Scherzer has done Scherzer-like things for the Nats, going 2-0 in three starts with a 1.80 ERA through 20 innings this postseason. He has also struck out 27 batters while holding opponents to just a .134 batting average. Mad Max is the ultimate competitor and definitely the guy that any manager can rely on in a big game. Scherzer always comes ready to pitch, and his mound presence is second to none. He owns those 60.6 feet between the mound and the plate, not the hitter. The three-time Cy Young Award winner pitched seven innings in each of his last two starts — which were in the NLDS and NLCS.
Sanchez has been spectacular this postseason for Washington, posting a 0.71 ERA in 12.2 innings. He has been a consistent pitcher throughout his postseason career and gives the Nationals a solid third or fourth option in their rotation, depending on how they want to use Corbin. But considering how Corbin has been used both out of the bullpen and in a starting role this postseason, and struggled in both roles, Sanchez has been their third-most reliable starting pitcher.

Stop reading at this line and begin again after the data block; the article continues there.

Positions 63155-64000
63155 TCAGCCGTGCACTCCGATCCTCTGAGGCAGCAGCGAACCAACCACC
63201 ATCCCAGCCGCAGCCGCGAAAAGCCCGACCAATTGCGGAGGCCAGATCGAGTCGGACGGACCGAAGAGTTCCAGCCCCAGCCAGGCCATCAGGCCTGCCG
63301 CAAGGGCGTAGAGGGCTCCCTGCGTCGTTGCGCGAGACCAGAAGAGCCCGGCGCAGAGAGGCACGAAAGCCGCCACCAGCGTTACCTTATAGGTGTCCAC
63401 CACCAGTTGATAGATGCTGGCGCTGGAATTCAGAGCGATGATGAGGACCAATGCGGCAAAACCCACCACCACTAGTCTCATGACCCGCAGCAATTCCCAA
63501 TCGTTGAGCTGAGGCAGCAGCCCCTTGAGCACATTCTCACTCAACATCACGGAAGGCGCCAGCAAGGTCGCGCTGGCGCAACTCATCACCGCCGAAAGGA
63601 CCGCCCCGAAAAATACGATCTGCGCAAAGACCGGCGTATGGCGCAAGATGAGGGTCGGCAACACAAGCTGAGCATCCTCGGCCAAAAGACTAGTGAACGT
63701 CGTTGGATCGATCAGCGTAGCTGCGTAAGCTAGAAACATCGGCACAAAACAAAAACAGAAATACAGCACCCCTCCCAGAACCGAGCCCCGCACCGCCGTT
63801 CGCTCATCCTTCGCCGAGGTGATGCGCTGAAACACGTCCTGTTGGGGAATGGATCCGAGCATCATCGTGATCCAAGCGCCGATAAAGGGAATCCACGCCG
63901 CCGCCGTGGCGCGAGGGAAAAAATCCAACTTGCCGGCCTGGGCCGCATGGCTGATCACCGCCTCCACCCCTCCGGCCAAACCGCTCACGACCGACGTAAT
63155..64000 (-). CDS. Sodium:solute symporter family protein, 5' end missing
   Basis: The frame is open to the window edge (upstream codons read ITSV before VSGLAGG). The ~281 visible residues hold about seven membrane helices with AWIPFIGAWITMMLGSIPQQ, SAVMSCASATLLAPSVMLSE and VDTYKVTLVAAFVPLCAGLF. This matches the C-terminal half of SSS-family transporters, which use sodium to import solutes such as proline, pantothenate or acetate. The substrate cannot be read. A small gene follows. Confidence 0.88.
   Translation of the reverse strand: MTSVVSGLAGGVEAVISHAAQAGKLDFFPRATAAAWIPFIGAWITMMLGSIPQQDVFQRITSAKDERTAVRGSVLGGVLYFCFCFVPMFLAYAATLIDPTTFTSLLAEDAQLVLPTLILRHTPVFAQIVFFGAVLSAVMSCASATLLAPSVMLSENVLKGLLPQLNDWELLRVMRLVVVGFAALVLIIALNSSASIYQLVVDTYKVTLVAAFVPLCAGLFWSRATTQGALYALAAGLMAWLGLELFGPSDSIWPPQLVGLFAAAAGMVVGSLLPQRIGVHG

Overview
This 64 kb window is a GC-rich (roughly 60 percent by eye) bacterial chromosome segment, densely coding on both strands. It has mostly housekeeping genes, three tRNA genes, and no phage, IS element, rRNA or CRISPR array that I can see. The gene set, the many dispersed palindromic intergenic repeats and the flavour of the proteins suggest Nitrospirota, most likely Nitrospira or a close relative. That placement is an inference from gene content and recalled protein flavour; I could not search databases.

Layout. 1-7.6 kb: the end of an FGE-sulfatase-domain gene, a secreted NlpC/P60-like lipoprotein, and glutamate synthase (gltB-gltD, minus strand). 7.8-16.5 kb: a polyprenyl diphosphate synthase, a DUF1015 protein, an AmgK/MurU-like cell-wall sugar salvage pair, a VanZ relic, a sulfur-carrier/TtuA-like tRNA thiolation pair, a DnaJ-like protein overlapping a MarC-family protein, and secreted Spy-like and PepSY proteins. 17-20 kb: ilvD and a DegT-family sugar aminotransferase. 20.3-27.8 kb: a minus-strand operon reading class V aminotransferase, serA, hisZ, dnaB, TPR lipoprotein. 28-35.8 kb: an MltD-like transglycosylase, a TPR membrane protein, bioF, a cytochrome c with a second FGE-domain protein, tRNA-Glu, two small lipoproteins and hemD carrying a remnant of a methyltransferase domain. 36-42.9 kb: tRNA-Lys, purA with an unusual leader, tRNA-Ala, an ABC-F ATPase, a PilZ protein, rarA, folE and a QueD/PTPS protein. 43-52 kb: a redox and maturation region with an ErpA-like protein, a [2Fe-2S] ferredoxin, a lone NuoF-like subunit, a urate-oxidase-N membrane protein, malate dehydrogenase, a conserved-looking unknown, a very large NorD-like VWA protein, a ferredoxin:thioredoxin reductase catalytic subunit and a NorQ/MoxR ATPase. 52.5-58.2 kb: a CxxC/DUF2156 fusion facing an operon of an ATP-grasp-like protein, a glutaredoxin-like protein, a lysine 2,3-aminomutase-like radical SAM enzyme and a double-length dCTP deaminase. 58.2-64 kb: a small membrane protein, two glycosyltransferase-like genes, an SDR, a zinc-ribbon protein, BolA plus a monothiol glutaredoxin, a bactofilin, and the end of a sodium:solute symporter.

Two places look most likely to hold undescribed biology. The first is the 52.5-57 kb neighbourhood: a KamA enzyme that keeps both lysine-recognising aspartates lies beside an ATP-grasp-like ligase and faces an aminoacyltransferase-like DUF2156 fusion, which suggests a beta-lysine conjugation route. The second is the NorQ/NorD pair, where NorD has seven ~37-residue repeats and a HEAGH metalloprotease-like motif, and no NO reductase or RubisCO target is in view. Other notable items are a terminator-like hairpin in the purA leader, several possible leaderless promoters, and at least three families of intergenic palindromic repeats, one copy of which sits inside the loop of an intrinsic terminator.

Their bullpen hasn’t been as productive this October, as they own a 4.76 ERA. But Strasburg, Scherzer, and Sanchez have given manager Dave Martinez so much longevity every time they’ve taken the mound this postseason; the bullpen hasn’t had to do a whole lot anyway.
Clutch Hitting From Seasoned Veterans
Who needs Bryce Harper when you have Anthony Rendon? Nationals fans have been saying that all year, especially after his MVP-caliber 2019 season where he slugged 34 home runs and hit .319. Rendon has continued that trend in the postseason, hitting .375 with one home run and seven RBIs. The former first-rounder has registered three multi-hit games this October as well.